Thanks you for this.suboxone has given me my life back. And yet dr.s are now trying to drop and get patients totally off suboxone I believe because of the DEA and this will have life altering effects. This is not good

  • November 8, 2015 at 10:56 pm

    There is only one proven effective treatment for opioid addiction: indefinite maintenance on either methadone or buprenorphine. There isn’t a single well done study in the world documenting efficacy of any “abstinence” based approach. In contrast there are 100’s of RCTs done worldwide, plus dozens of meta-analyses documenting medication treatment. Opioid medication is the first-line recommended treatment by the WHO, the CDC, and US Depts of HHS, VA and Defense. And don’t believe the hype about Vivitrol (long-acting injectible naltrexone). The only evidence of effectiveness is one study done in Russia (where opioid medication treatment is not allowed), that was funded by the company that makes it! (No bias there, I’m sure.)

    Dr. Grohol, this was not vetted well. It should be taken down and replaced with something based on fact, not fiction.

  • November 19, 2015 at 5:36 pm

    This article is a shameful example of how “professionals” in the addiction treatment industry engage in baseless fear-mongering and intentionally misleading the public because the author is personally invested in a different form of treatment. This article should be retracted immediately.

    • September 26, 2017 at 1:16 pm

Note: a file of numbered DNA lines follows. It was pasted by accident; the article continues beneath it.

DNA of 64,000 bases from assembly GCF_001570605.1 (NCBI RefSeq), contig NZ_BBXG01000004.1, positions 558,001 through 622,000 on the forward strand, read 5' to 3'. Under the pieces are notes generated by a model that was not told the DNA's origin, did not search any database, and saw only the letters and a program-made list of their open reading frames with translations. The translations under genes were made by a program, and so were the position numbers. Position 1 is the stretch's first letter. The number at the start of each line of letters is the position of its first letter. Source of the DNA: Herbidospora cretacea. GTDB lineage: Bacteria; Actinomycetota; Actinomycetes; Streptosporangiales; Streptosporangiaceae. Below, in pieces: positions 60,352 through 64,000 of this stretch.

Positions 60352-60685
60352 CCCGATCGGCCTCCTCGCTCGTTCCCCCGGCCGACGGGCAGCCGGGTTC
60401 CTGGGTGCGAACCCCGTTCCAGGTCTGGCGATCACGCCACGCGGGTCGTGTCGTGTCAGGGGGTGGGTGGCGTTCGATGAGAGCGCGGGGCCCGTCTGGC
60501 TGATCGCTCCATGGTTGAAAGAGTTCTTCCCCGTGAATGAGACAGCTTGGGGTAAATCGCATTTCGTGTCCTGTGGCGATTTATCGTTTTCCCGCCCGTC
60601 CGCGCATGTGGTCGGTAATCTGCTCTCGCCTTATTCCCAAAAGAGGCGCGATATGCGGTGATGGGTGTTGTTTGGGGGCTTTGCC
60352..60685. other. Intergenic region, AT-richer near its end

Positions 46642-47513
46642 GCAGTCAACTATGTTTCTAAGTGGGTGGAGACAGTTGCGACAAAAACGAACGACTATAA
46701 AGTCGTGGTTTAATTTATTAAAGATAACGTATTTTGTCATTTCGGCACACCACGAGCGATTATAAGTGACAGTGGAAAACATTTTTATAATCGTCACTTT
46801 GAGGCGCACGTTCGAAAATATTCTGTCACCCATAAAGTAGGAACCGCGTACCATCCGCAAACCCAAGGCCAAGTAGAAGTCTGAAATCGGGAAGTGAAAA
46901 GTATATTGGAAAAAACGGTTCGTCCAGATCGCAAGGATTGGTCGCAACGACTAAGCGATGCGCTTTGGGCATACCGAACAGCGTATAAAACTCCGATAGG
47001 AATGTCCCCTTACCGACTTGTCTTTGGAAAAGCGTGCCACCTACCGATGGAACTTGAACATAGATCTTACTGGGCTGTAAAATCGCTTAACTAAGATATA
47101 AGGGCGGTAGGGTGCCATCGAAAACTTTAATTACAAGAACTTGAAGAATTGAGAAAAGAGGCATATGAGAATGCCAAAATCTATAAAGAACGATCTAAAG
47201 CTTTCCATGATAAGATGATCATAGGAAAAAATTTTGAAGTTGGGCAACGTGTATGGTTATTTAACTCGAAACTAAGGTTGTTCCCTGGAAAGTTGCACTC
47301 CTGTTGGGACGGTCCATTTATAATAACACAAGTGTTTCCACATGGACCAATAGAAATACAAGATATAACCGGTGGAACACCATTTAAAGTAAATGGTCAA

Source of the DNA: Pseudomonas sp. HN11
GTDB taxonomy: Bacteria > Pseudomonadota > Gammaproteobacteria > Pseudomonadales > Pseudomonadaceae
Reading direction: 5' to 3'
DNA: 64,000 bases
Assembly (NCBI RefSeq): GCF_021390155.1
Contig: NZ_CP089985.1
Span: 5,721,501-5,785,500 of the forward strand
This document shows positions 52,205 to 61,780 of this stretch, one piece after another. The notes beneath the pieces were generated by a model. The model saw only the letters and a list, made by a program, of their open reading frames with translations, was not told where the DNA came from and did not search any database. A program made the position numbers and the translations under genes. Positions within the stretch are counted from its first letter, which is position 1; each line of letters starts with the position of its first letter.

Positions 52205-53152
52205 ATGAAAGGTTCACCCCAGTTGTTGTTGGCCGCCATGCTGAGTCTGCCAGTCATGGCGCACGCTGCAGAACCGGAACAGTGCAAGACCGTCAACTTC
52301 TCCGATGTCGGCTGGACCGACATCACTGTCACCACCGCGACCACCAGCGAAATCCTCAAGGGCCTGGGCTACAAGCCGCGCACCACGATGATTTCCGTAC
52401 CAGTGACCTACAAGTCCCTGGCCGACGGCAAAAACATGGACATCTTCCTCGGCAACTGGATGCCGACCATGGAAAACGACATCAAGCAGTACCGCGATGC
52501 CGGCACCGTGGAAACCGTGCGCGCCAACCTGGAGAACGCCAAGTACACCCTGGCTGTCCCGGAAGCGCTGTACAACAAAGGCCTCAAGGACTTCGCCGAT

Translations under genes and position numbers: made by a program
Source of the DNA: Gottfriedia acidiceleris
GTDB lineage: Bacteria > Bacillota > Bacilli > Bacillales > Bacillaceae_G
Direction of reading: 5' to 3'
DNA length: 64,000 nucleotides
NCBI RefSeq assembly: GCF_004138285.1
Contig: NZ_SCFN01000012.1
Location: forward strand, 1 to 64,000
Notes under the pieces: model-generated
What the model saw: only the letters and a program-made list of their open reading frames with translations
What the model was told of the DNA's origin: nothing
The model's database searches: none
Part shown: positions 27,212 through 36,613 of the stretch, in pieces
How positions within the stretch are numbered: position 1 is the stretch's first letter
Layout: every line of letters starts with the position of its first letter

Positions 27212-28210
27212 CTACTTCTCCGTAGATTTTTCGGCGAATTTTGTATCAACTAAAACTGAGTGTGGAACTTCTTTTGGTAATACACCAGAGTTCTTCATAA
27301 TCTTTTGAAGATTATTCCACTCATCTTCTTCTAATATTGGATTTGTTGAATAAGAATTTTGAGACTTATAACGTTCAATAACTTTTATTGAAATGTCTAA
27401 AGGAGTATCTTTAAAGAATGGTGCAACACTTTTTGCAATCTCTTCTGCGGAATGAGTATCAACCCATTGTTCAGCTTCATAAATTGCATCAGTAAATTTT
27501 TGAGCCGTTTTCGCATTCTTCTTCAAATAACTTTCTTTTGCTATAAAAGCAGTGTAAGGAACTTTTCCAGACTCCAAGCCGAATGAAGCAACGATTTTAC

I completely agree…this article should be taken down. This is completely wrong. As someone who has been on suboxone for years and as a professional nurse working on her masters….this is disheartening. I have a child and to say they shouldn’t be in my care because I’m on suboxone is absurd. Actually, someone on suboxone I believe has less of a chance of relapse than someone who isn’t. Opiate users have such a low success rate of staying clean. Most relapse. And I’m talking about people who aren’t on suboxone or another form of maintanence. I also work in the field of substance abuse. I’m my experience people on suboxone actually have little to no cravings and do not get high and only feel normal when taking it. So my argument is someone who is totally off everything but has a history of opiate use and relapse is actually more likely to relapse when having children under their care or just in general. people on suboxone have clear minds and are on it in the first place as a safe guard and if they have been on it for a long time can’t use as it is a blocker of other opiates. This isn’t including other drugs though such as alcohol or cocaine as an example. But in my experience suboxone decreases and leaves little to no cravings of all drugs as the naloxone ingredient is the same that’s given to alcoholics to decrease cravings and actually decreases all cravings to other drugs as well for whatever reason. So these folks actually have a safeguard to all drugs as opposed to addicts in recovery who aren’t on it. Mixing with antidepressants or things of that nature and the argument that it will intensify suboxone effects is another topic. But this is just knit picking.